The noted Chinese art collector and connoisseur John B Eliot (Princeton 1951) began his collection of Chinese calligraphy in 1967 with the purchase of two scrolls, one of them (detail above) by the master Sung poet and calligrapher Hwang Ting-jyen. Hwang's nephew, who had visited him in his Szchwan exile, was returning home, and had asked his uncle for a specimen of calligraphy. Hwang responded by copying out a famous piece of prose by the Tang poet Han Yw. To this copy, which has long ago been lost, Hwang appended his own note describing the occasion, itself a scroll of some length. It is this scroll that Mr Eliot acquired in 1960. The portion shown above is from near the beginning; it reads:
"[In the third year of the Ywaen-fu period, first month, cyclical day ding/you, my nephew Jang Da-tung of Yajou was preparing for his return, and came to ask for a piece of calligraphy. I have been having [stomach and chest pains, but today, having some leisure time, I tried my brush by writing out this essay. Da-tung is fond of old-style prose, so I chose this selection. . . .]"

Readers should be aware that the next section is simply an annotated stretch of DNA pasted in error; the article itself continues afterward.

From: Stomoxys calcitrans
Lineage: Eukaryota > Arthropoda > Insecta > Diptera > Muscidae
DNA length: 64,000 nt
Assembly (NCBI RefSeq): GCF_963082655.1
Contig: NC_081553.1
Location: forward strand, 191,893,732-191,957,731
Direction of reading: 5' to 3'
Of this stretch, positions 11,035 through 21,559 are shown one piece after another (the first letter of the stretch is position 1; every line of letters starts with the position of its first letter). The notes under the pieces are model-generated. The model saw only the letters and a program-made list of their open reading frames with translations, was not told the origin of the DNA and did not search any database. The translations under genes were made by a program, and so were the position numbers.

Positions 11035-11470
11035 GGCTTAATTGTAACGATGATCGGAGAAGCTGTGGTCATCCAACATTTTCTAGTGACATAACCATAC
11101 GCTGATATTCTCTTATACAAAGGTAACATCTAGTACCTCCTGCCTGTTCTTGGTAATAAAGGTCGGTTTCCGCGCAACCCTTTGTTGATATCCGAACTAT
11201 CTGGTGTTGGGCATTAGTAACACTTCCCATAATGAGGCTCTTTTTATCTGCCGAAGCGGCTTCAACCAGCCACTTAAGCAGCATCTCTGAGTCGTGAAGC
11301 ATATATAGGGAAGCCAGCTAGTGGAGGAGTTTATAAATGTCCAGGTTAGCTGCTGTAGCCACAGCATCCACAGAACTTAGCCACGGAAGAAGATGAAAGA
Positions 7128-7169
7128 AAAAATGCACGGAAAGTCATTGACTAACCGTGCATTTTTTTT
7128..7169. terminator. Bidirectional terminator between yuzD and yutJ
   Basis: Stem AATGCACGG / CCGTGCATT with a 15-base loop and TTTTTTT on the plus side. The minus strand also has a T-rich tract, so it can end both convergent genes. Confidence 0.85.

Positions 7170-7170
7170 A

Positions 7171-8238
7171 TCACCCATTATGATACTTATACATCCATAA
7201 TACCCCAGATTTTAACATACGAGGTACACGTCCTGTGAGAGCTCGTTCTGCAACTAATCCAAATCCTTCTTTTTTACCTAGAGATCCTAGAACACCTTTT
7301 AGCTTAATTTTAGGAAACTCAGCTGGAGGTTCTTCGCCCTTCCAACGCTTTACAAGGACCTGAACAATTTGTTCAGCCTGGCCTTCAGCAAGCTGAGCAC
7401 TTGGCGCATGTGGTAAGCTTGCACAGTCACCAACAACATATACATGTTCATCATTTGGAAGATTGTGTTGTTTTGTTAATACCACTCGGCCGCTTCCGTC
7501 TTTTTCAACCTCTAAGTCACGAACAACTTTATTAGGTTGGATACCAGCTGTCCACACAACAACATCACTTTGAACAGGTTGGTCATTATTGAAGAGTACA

Hwang, then at the height of his powers, takes his illness seriously, and end his colophon by wondering "if I will ever again be able to write such characters as these."
Near the end of his own life in 1997, Mr Eliot came to know of the Project's work, which was then concentrated on completing the study published the following year as The Original Analects. He wished to make provision for the Project's support, but died before incorporating that wish in his will. His executors, the Mercer Trust, have honored his unrealized intention by making a substantial but unannounced gift to the Project. We hope to continue to add, to the scroll of our earlier work, new scholarly contributions which will properly honor the insight and the confidence of a great heart and a generous man.